Tuesday 14 September 2021
Statements in the emissions scandal
A former director of Volkswagen falls to the US authorities
When Volkswagen was on the brink of an emissions scandal, the then-manager was supposed to please the US authorities. Apparently the order he gave from above was not to address the illegal devices of defeat – even though he knew about them himself. For him, the strategy is counterproductive.
Before the start of the Volkswagen scam before the regional court of Braunschweig, one of those involved in the scandal spoke about the car manufacturer’s handling of the fraudulent program. “I haven’t told the US authorities everything I know,” Oliver Schmidt, a former director of Volkswagen, told NDR. “This was a dip for me.”
According to the report, Schmidt was dispatched to the United States in the summer of 2015 for damage control after it was discovered that nitrogen oxide emissions from vehicles on the road were much higher than permitted. It is suspected that the authorities will conduct further investigations into whether there is an illegal test to detect VW diesel cars, the so-called “defeat device”. “There were conversations in which I was told what I was going to say,” Schmidt told the NDR newspaper. “There was a script for what to say and what not to say. Among other things, I shouldn’t say that word ‘defeat device’.”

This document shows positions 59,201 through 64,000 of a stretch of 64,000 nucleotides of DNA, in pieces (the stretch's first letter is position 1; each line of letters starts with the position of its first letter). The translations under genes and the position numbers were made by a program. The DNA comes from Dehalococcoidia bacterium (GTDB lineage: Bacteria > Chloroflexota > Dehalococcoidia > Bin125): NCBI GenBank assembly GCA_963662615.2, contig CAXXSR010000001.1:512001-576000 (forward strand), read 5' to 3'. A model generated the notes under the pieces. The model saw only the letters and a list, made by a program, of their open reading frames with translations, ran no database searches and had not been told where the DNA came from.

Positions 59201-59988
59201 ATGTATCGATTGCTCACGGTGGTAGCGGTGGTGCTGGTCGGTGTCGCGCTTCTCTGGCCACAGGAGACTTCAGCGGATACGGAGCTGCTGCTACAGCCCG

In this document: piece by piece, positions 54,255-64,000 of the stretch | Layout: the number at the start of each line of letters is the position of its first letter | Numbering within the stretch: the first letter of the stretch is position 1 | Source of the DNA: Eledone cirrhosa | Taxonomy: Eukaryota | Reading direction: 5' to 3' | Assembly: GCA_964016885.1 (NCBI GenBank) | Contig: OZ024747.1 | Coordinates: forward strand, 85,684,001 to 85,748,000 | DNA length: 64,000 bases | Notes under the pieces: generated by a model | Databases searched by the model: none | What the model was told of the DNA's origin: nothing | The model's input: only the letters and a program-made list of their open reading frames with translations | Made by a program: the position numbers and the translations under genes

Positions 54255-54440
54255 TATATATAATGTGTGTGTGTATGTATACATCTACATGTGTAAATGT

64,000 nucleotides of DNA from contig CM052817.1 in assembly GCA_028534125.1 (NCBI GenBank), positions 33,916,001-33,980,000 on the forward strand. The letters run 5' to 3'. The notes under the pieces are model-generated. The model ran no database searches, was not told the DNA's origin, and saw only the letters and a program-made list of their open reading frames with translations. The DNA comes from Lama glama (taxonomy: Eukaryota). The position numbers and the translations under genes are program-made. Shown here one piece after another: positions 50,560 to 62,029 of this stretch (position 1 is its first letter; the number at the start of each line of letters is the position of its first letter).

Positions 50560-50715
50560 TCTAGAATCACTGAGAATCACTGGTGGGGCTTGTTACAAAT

The station quoted a former Volkswagen director as saying that the instructions were discussed on a tour with senior managers and the legal department. The Volkswagen diesel scandal became public in mid-September 2015; The US Environmental Protection Agency (EPA) has announced that VW has tampered with exhaust gas values. The car manufacturer admitted that it installed software in some diesel engines that only reduced nitrogen oxide emissions on the test stand, but not in road traffic.
A manager was sentenced to prison and released
Schmidt was sentenced to seven years in prison and a $400,000 fine in December 2017 for conspiracy to commit fraud and violating environmental laws. Volkswagen fired him in the same month. After several years in US custody, Schmidt was finally transferred to Germany and released on parole.
In Braunschweig, a commercial fraud and mass fraud operation against four other Volkswagen executives began on Thursday – the operation against former president Martin Winterkorn was dismissed for this operation. The men are accused of deliberately deceiving buyers to varying degrees regarding defeat devices illegally installed in Volkswagen cars from 2006 to 2015.